Saddleback College’s Rising Scholars branch is coming to light with resources and support for system-impacted and formerly incarcerated students

Saddleback College has created a branch within the Community College Rising Scholars Network of supporting system-impacted citizens in their academic studies. Courtesy of Kelly Crane

Students have access to many resources offered through Saddleback College including federal grant money instituted for the creation of the Rising Scholars program for system-impacted and formerly incarcerated students.

“There are reasons crime exists, there are reasons why 1 in 2 Americans knows someone or is related to someone who has been incarcerated,” said Ryan Monte, project specialist of Saddleback’s Rising Scholars, “It is because when put into the wrong situation and you make the wrong decision you can be there too.”

Saddleback received federal grant money for funding of the program in late fall to early spring 2023. In February Saddleback hired Liz Leguizamo as the academic counselor for Rising Scholars Saddleback branch in addition to Monte.

With the aid from Leguizamo and Monte, system-impacted students are gaining awareness of the support and resources they need in order to successfully transition into the educational system. Resources on campus include: lender laptops at the Learning Resource Center, free bus passes for students without transportation and numerous care needs available at the CARE corner.

Leguizamo personally wanted to thank the foundations office for being able to help with funding books for certain struggling Rising Scholars students without financial aid qualification. While extra financial aid is limited the effort for support and guidance is provided.

Issues on resources still arise especially on the needed discussion for housing resources that are more long term in order to prove a sense of stability for these students who are working toward their education goals.

“Housing is a great barrier that they are facing and still yet have to make their way to school and do all their classwork,” Leguizamo said.

Advocacy and awareness for system-impacted students is needed in understanding the challenges many have to go through in order to attend their courses. Which makes Monte’s position as a credible messenger in the program deeply influential and is able to efficiently encourage students to see a successful version of what could be them.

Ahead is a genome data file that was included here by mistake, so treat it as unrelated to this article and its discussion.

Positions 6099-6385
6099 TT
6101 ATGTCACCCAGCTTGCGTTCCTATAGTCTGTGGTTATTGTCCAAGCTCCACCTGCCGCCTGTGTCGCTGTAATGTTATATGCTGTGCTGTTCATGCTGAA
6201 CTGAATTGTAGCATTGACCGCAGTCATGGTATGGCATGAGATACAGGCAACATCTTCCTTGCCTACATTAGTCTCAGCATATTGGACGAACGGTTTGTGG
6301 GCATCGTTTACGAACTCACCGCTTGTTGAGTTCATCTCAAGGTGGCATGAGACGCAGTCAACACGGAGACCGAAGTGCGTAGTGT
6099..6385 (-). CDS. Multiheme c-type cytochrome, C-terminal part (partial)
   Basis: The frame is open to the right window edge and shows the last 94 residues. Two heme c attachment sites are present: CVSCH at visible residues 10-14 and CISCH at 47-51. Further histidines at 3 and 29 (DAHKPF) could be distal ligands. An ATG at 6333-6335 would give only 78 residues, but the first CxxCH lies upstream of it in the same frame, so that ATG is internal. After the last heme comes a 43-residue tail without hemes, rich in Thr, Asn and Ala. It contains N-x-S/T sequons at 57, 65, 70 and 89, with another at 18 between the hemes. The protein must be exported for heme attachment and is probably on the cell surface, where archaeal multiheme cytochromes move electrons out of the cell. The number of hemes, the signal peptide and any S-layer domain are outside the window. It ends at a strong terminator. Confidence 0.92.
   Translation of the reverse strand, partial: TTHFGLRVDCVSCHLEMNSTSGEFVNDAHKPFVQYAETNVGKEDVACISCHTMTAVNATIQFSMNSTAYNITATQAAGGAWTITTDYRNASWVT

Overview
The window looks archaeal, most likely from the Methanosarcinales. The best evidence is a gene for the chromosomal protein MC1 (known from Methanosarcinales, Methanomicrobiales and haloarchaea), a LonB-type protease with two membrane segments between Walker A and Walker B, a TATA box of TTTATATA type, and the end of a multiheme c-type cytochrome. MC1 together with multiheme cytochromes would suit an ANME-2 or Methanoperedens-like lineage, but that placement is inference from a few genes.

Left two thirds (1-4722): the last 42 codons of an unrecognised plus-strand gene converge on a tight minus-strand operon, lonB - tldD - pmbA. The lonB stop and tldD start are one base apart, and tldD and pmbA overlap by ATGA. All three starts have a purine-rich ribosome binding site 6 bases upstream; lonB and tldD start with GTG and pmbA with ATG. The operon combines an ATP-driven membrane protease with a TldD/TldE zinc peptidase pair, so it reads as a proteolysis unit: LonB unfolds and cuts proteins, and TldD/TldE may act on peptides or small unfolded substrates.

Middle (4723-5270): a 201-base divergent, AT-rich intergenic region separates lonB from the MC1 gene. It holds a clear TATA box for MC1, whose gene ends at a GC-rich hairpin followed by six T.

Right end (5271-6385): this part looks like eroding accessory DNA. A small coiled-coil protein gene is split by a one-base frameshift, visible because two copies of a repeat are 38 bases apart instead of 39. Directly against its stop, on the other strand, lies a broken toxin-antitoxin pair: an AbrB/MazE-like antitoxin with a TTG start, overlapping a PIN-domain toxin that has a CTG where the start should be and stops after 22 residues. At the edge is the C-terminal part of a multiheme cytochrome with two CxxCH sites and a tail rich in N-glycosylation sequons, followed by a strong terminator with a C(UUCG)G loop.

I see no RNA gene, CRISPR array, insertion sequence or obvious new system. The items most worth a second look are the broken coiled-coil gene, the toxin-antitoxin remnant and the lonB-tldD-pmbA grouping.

“When advice comes from someone like me who has been there and can say, ‘hey man I’m more free now than I have ever been and I’m more successful now than I’ve ever been,’ and just proving to myself that I can be a useful component of higher education,” Monte said, “It changed my life and it can change many others.”

Monte, after being formerly incarcerated, decided to switch gears and returned back to education in his thirties and enrolled at Saddleback to receive his associates degree in computer science. During his time at Saddleback Monte met Lumbreras who told him about the Underground Scholars program at University of California, Irvine, leading to the emergence of Saddleback’s own branch the Rising Scholars.  

Rising scholars are collaborating with faculty members, student services, as well as advertising within classrooms and school events on campus in order to recruit more students in need of support. 

“Just having this program alone students feel a part of the community, do feel welcomed and that they belong,” Leguizamo said, “Whole purpose and mission of this program is to close those educational gaps as well as within themselves.”

Currently in the works is a training program for faculty with hopes for a future to set up a Saddleback branch within the correctional facilities nearby in Orange County.

“What I really want to flush out in this academic year is having a physical presence in both the youth and even in the adult correctional facilities,” Monte said, “If we can catch them as they are leaving this revolving door of incarceration then we can really stop recidivism in its tracks.” 

According to a study done by Emory University, ex-offenders who complete some high school courses have recidivism rates of around 55 percent: While an associates degree drops the rate to 13.7 percent, bachelor’s degree reduces to 5.6 percent, and with a masters degree bring recidivism to virtually 0 percent.

In order to gain the necessary recruitment to emerge the Rising Scholars program the academic leaders have increased the baseline for Saddleback resources by offering specific workshops for system-impacted students.  

“Free expungement clinic event on April 4, 6-8pm in SSC 140 for students to discuss details and obtain DOJ records to assist in expungement of records, reduction of felonies, and the certificate of rehabilitation process,” according to Saddleback’s academic senate regular meeting on March 15, “All current students, staff, family of students and alumni are eligible.”

The expungement clinic recruited about 20 students into the program with it only growing since the more exposure the program is getting through efforts of recruitment.

“I was playing the wrong game when I was going in and out of incarnation I thought, ‘If I can be scarface or like these gangsters then I could get really good at this and stay out of prison but that’s not true,” Monte said, “I realized the only game I have to play is their game. If I can go to school and learn about technology, to be a thinker and someone who is using their imagination to shape the building blocks of the future, well then I’m winning at their game.”